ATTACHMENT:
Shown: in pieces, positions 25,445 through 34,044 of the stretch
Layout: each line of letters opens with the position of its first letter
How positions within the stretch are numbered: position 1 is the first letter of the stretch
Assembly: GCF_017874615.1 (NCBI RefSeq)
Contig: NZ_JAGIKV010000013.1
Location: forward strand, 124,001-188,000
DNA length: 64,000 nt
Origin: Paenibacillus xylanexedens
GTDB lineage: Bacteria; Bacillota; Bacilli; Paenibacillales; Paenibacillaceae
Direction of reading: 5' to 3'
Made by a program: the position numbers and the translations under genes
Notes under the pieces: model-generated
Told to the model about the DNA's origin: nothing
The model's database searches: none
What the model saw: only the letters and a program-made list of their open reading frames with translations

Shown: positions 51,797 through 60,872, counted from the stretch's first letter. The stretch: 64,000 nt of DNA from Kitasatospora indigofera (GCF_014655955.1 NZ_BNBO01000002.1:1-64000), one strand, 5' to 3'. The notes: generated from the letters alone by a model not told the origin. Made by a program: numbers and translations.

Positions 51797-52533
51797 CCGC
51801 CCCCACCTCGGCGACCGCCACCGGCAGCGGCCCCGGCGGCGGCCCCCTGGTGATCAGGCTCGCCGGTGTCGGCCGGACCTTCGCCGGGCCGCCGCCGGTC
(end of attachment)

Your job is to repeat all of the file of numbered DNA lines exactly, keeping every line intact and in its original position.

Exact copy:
Shown: in pieces, positions 25,445 through 34,044 of the stretch
Layout: each line of letters opens with the position of its first letter
How positions within the stretch are numbered: position 1 is the first letter of the stretch
Assembly: GCF_017874615.1 (NCBI RefSeq)
Contig: NZ_JAGIKV010000013.1
Location: forward strand, 124,001-188,000
DNA length: 64,000 nt
Origin: Paenibacillus xylanexedens
GTDB lineage: Bacteria; Bacillota; Bacilli; Paenibacillales; Paenibacillaceae
Direction of reading: 5' to 3'
Made by a program: the position numbers and the translations under genes
Notes under the pieces: model-generated
Told to the model about the DNA's origin: nothing
The model's database searches: none
What the model saw: only the letters and a program-made list of their open reading frames with translations

Shown: positions 51,797 through 60,872, counted from the stretch's first letter. The stretch: 64,000 nt of DNA from Kitasatospora indigofera (GCF_014655955.1 NZ_BNBO01000002.1:1-64000), one strand, 5' to 3'. The notes: generated from the letters alone by a model not told the origin. Made by a program: numbers and translations.

Positions 51797-52533
51797 CCGC
51801 CCCCACCTCGGCGACCGCCACCGGCAGCGGCCCCGGCGGCGGCCCCCTGGTGATCAGGCTCGCCGGTGTCGGCCGGACCTTCGCCGGGCCGCCGCCGGTC